Plain Kate is one of those books. For starters, it's set in Russia (which is like crack to me kids) and it's got a fabulously scrappy talking cat and lots of Hard Times for one determined girl. Sometimes I think I put off reading a book with all the obvious possibility of becoming Something I Will Love just so I don't have to face disappointment if it doesn't quite work out. Anyone else do that? Well, I think I hesitated over Plain Kate because I just wanted it to be good. And just so I don't keep you all waiting...it was. Good that is.
Just like the cover suggests, Kate walks a fine balance. Life has always been hard in the small Russian town of Samilae but Plain Kate felt safe while close to her beloved father, a talented carver. But when the witch's fever takes her father Kate unexpectedly finds herself all alone in a town not too keen on her obvious talent with a knife for one so young. Rumors of witches are racing across the country and it steadily becomes harder and harder for Plain Kate as she struggles to provide for herself and her loyal cat Taggle. And then the unthinkable happens, the towns' thin approval of Plain Kate suddenly turns to hatred and she is forced to make a dubious bargain with the real and powerful witch Linay. A trade is made: her shadow in exchange for the supplies necessary to flee her home. But the loss of ones' shadow is a gradual thing and Plain Kate knows its absence will mark her forever.
What a perfectly excellent, and all-around satisfying read Plain Kate was. Full of Russian folklore, colorful Roamers wagons, and the two-edged witch's magic. From the beginning I was effortlessly captured by Plain Kate and her no-nonsense take on the life that had been handed to her, despite her seemingly endless supply of bad luck. Take this section that came from the very first chapter. I knew after I had gotten this far that good things lay ahead:
In Kate's little town of Samilae, people thought that there was magic in a knife. A person who could wield a knife well was, in their eyes, halfway to a witch. So Plain Kate was very small the first time someone spat at her and crooked their fingers.What a father. And what a girl! In this book, there is such beauty to be found in ugly places and yes, even some wholesome magic to be found amid the evil. I especially like it when authors chose not to make their villains completely evil and Erin Bow does a fantastic job at making Linay utterly human. His motivation was expertly described and very believable that by the end I was (almost) hoping for his redemption. With such descriptive writing and flawed characters, I all but ate up the pages following Kate on her journey to find a place where should could belong. Obviously, I'm happy to report that Plain Kate expertly lived up to all my expectations. It's found a place on my bookshelves for good.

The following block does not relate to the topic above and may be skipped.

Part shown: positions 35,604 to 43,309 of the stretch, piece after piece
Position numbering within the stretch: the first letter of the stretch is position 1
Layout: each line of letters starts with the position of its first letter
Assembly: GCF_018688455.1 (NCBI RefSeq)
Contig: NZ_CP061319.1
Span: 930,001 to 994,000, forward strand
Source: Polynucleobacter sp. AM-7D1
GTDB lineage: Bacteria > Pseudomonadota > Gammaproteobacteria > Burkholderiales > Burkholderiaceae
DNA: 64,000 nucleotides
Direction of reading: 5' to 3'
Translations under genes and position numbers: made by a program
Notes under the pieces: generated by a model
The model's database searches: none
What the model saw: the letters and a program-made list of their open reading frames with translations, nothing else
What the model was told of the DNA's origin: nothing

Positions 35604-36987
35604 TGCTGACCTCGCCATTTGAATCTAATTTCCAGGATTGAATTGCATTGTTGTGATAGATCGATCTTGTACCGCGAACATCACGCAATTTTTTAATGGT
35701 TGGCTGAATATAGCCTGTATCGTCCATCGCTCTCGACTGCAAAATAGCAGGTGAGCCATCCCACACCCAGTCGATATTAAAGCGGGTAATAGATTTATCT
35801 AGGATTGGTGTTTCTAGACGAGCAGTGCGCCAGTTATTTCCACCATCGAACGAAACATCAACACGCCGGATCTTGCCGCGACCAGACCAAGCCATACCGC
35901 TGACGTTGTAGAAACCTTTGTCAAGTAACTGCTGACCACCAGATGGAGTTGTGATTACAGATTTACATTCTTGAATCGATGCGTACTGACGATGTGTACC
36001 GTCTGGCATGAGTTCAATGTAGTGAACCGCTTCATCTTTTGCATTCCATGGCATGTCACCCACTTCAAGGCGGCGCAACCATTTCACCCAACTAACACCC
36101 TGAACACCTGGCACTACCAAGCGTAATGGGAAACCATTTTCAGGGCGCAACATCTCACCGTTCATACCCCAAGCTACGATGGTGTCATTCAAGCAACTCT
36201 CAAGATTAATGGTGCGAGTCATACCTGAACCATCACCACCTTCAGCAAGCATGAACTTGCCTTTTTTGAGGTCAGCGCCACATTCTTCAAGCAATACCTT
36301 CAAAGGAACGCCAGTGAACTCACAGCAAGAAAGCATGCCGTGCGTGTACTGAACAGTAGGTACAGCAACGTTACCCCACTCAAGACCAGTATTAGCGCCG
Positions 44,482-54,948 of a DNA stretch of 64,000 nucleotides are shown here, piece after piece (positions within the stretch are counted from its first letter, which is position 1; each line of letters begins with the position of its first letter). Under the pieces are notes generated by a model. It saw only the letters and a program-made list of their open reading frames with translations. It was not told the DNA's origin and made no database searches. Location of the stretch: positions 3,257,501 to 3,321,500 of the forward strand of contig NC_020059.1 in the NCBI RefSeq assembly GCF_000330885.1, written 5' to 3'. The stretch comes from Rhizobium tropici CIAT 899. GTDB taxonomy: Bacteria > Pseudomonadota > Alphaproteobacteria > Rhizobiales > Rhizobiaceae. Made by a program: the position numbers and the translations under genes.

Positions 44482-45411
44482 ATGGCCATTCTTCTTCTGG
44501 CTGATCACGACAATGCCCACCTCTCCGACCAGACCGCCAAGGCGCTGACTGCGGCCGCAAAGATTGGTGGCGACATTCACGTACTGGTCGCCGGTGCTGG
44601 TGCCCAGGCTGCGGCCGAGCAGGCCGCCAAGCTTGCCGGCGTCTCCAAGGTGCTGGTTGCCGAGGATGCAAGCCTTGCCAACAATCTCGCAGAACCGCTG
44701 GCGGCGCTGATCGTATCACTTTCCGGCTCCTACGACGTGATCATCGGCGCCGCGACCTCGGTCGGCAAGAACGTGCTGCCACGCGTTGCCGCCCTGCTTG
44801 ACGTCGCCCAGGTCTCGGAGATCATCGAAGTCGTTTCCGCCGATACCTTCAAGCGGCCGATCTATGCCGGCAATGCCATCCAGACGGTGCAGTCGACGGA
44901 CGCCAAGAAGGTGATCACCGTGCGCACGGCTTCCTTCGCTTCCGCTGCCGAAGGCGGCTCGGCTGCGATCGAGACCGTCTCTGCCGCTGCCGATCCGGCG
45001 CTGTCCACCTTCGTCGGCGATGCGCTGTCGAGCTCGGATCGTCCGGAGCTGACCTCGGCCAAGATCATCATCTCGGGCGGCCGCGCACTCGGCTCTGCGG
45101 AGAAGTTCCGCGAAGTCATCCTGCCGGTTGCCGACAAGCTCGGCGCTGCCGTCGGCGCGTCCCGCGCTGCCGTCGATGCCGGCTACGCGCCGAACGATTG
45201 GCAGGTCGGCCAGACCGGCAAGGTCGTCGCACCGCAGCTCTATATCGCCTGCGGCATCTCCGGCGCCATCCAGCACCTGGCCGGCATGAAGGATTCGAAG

Her father sat her down and spoke to her with great seriousness. "You are not a witch, Katerina. There is magic in the world, and some of it is wholesome, and some of it is not, but it is a thing that is in the blood, and it is not in yours.
"The foolish will always treat you badly, because they think you are not beautiful," he said, and she knew this was true. Plain Kate: She was plain as a stick, and thin as a stick, and flat as a stick. She had one eye the color of river mud and one eye the color of the river. Her nose was too long and her brows were too strong. Her father kissed her twice, once above each eyebrow. "We cannot help what fools think. But understand, it is your skill with a blade that draws this talk. If you want to give up your carving, you have my blessing."
"I will never give it up," she answered.
And he laughed and called her his Brave Star, and taught her to carve even better.
Because Everyone Likes A Second Opinion:
Bookshelves of Doom review
The Book Smugglers review
Chachic's Book Nook review
Charlotte's Library review
Good Books & Good Wine review
book source: bought